Friday, March 9, 2018

Collier Co. Wins $13 M TIGER grant for Immokalee bike/ped safety project

Kudos to Collier County for their successful efforts in winning TIGER grant to address longstanding bike/ped safety issues in Immokalee. Proud of SWFL for winning $23 M (including Lee MPO $10 M complete streets grant in 2013) over past 5 years from the federal TIGER grant program to make our streets safer for walkers and cyclists.

Naples Daily News, March 9, 2018
Immokalee gets $13 million grant for sidewalks, lights, bus shelters, drainage
Greg Stanley,

After years of trying, Collier County will receive a $13 million federal grant to build sidewalks, streetlights and bus shelters in Immokalee, the U.S. Department of Transportation announced this week.

The money — enough to build 20 miles of sidewalks, upgrade 32 intersections and add 22 shaded bus shelters — will fund one of the largest projects to make Immokalee safer for its many pedestrians and bicyclists.

The grant also will be used to add lights to most intersections in town and build 20 miles of drainage ditches along roads to keep paths from flooding and forcing pedestrians onto the sides of streets.
Immokalee's Community Redevelopment Agency has been trying to add sidewalks, illuminate streets and install adequate road drainage systems for years.

"So many of our side streets have no lighting, and it gets very dark," said Christie Betancourt, operations manager of the CRA. "This is just great news."

Almost 250 people on foot or on bicycles have been hit by cars in Immokalee since 2005, according to county data. Immokalee has a population of 24,000.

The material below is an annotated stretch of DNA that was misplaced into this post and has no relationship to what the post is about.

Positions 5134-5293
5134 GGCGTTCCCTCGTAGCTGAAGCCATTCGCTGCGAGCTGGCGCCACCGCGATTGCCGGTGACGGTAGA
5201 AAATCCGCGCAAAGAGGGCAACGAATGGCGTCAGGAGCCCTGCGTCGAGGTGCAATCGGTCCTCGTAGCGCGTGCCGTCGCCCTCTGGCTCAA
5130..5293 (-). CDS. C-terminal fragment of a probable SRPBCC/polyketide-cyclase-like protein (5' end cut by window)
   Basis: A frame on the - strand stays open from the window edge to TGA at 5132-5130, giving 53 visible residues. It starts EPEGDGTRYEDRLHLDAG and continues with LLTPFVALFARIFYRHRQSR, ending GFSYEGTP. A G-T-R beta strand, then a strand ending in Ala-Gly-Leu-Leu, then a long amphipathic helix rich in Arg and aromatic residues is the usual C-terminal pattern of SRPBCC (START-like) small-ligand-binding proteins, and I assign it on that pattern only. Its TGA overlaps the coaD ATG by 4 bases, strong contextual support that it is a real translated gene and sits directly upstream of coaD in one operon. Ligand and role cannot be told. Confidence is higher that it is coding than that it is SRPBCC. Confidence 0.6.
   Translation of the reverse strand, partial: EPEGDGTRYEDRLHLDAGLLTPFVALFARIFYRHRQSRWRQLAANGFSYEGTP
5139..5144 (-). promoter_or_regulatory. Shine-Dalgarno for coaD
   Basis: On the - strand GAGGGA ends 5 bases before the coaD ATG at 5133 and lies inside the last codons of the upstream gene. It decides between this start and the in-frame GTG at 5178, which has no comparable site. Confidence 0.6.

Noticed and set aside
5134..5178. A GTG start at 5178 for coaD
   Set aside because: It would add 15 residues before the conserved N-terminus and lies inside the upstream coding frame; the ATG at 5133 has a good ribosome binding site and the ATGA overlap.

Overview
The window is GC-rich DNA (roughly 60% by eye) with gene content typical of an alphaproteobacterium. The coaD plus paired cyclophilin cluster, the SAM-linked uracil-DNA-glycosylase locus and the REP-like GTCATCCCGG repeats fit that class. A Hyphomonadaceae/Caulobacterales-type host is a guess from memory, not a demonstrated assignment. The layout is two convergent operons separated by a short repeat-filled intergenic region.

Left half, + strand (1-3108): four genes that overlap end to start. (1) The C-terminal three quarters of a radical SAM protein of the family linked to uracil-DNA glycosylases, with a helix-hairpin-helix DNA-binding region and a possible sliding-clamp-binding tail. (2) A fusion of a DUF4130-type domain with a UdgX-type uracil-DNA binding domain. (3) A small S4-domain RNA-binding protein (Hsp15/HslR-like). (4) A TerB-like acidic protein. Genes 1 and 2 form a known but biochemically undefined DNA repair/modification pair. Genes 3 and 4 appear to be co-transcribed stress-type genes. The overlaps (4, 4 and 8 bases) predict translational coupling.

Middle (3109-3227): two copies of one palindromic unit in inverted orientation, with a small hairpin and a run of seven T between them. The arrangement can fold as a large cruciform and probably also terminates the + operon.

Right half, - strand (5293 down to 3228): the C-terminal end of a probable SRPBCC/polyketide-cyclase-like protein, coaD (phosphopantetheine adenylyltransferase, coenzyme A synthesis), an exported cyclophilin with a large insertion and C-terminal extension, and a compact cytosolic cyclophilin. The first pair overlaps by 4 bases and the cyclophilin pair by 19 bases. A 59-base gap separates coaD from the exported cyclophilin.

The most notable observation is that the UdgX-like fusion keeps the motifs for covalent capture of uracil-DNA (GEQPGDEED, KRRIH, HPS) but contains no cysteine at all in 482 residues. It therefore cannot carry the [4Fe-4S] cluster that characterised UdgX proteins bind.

The county estimates a quarter of Immokalee residents don't have a car. More than 30 percent of students walk or bike to school, and almost half of adults walk, bike or take a bus to work.
Yet 63 percent — almost two-thirds — of Immokalee streets don't have a sidewalk.

Design work will begin in the coming months, with construction expected to begin sometime in late 2019, according to the county's grant application.The work is expected to finish in 2021.

Betancourt and Collier County Commissioner Bill McDaniel, who represents the area, said much of the credit for the grant should go to Trinity Scott and Lorraine Lantz, county transportation planners who were instrumental in writing the application, prioritizing needs and capturing the grant.

"We're always talking about how Immokalee is a walking community," McDaniel said. "That means having safe sidewalks for our children to get to and from school and for our residents to get around is paramount."

McDaniel thanked U.S. Rep. Mario Diaz-Balart, chairman of the House Transportation Appropriations subcommittee, and U.S. Sens. Bill Nelson and Marco Rubio, of Florida, for supporting the Transportation Investment Generating Economic Recovery grant.
Diaz-Balart, whose district includes Immokalee, said in a statement he is eager to see the effects of the grant.

"From the installation of streetlights to the construction of bus shelters and sidewalks, the funds from this grant will be utilized to improve the quality of life for Immokalee residents,” he said.

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